Under this overarching aim, Defra has five strategic priorities:[20]

  • Climate change and energy.
  • Sustainable consumption and production, including responsibility for the National Waste Strategy.
  • Protecting the countryside and natural resource protection.
  • Sustainable rural communities.
  • A sustainable farming and food sector including animal health and welfare.

See also[edit]


  1. ^ Budget 2011. London: HM Treasury. 2011. p. 48. Retrieved 30 December 2011. 
  2. ^ "Concordat between MAFF and the Scottish Executive". 
  3. ^ "Concordat between MAFF and the Cabinet of the National Assembly for Wales". 
  4. ^ "Devolution: Subject specific Concordat between MAFF and the Scottish Executive on fisheries". 
  5. ^ "Heath shuffled aside to make way for more Lib Dems". 
  6. ^ "Defra departmental report". 
  7. ^ Harrabin, Roger (3 October 2008). "Marrying energy demand and supply". BBC News. Retrieved 2009-05-22.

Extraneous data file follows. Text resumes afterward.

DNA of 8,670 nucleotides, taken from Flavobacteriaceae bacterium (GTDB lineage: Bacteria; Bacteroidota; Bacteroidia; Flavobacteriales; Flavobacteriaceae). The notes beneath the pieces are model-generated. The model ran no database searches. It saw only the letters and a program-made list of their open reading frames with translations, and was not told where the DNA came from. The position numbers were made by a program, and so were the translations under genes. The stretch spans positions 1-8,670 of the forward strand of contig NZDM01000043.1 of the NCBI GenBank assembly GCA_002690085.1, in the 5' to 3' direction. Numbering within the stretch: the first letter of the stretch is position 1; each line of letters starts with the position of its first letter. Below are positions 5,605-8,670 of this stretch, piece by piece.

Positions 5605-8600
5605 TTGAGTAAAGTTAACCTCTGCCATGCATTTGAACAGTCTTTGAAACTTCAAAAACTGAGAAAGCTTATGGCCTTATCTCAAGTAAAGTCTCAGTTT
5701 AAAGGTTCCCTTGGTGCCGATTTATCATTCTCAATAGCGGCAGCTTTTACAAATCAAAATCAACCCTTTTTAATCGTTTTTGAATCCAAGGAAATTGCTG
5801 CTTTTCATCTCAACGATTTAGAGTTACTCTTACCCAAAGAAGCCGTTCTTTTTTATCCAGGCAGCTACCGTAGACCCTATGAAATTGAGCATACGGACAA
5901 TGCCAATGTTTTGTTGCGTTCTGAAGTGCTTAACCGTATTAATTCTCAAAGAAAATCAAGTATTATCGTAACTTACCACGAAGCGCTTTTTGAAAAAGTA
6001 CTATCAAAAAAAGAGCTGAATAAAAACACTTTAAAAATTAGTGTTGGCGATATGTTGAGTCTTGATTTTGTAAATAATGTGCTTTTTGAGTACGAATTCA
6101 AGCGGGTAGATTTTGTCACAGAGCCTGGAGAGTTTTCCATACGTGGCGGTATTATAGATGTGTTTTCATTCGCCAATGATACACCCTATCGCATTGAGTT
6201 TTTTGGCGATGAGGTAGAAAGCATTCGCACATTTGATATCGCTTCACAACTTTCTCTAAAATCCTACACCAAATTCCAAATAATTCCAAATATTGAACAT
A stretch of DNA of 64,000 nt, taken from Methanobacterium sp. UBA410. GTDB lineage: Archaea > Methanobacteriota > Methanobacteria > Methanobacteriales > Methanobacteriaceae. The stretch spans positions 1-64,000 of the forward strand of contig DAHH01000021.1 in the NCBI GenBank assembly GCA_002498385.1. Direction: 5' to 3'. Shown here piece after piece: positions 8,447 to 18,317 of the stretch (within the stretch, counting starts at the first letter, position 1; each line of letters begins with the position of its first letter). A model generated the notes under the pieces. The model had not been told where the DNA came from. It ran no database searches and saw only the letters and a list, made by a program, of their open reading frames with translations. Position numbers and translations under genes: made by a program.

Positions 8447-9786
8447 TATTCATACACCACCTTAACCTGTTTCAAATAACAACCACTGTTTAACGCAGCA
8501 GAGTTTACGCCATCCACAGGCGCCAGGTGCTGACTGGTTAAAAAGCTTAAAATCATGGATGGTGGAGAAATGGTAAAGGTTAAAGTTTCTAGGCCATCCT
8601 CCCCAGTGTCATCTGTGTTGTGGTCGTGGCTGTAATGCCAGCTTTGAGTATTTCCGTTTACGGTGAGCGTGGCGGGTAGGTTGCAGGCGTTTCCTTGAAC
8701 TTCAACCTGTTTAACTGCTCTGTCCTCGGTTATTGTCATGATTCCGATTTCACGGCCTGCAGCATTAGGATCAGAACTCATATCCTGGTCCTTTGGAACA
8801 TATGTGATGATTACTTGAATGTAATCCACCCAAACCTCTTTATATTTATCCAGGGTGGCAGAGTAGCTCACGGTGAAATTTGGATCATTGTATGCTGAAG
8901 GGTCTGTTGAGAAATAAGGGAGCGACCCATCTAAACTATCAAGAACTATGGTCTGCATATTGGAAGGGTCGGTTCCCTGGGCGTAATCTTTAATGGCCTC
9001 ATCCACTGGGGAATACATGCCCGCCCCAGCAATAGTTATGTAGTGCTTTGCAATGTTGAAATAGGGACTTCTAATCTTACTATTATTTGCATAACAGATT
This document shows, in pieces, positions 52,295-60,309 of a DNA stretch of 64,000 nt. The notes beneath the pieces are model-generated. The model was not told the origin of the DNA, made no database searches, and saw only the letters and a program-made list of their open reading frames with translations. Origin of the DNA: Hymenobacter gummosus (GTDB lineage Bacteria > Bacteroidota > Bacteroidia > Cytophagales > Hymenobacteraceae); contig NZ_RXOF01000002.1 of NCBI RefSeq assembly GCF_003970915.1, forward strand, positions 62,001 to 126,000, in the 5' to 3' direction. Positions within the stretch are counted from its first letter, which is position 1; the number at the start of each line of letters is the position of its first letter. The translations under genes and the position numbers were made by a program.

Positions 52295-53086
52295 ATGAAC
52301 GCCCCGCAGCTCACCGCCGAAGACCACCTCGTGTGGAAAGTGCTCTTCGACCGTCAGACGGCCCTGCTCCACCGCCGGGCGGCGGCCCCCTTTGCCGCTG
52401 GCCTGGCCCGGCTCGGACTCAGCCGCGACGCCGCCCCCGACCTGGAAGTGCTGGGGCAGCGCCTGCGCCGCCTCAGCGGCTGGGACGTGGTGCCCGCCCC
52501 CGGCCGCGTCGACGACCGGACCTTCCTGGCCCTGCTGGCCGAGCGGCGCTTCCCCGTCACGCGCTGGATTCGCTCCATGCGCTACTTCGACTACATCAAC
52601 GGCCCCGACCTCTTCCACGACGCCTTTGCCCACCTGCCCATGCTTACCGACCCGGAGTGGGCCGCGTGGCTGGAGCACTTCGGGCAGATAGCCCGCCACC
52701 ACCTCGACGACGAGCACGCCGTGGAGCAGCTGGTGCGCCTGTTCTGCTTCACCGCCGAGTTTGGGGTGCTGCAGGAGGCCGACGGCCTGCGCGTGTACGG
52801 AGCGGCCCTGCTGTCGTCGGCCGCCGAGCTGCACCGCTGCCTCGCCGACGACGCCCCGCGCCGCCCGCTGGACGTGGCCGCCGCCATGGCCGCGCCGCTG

8. ^ "Cabinet Office List of Government Departments and Ministers: Department for Environment, Food and Rural Affairs". Retrieved 2013-12-21. 
  9. ^ "New Environment Secretary, Parliamentary Undersecretary of State appointed". 2012-09-06. Retrieved 2012-09-12. 
  10. ^ New Permanent Secretary for Department for Environment, Food, and Rural Affairs, Defra
  11. ^ "Cabinet Office List of Ministerial Responsibilities, July 2010". 2010-09-16. Retrieved 2011-11-18. 
  12. ^ "List of ministerial responsibilities (including Executive Agencies and Non-Ministerial Departments)" (PDF). Retrieved 2011-11-18. 
  13. ^ "DEFRA Agencies shake-up", news release by DEFRA, 29 June 2010 (from the DEFRA website)
  14. ^ "Launch of Animal Health", news release by Animal Health, 2 April 2007 (from the Defra website)
  15. ^ "Working with others: Defra's delivery partners", Chapter 6, Departmental Report 2006 (from the Defra website)
  16. ^ "Marine Management Organisation established", press release by Defra, 1 April 2010 (from the Defra website.
  17. ^ "New champion for the environment launches", press release by Natural England, 11 October 2006 (from the Natural England website)
  18. ^ "Delivery Landscape Map". 
  19. ^ "My priorities for Defra", David Miliband's letter to the Prime Minister, 11 July 2006
  20. ^ "Delivering the Essentials of Life: Defra’s Five Year Strategy", Annex B

External links[edit]

Video clips[edit]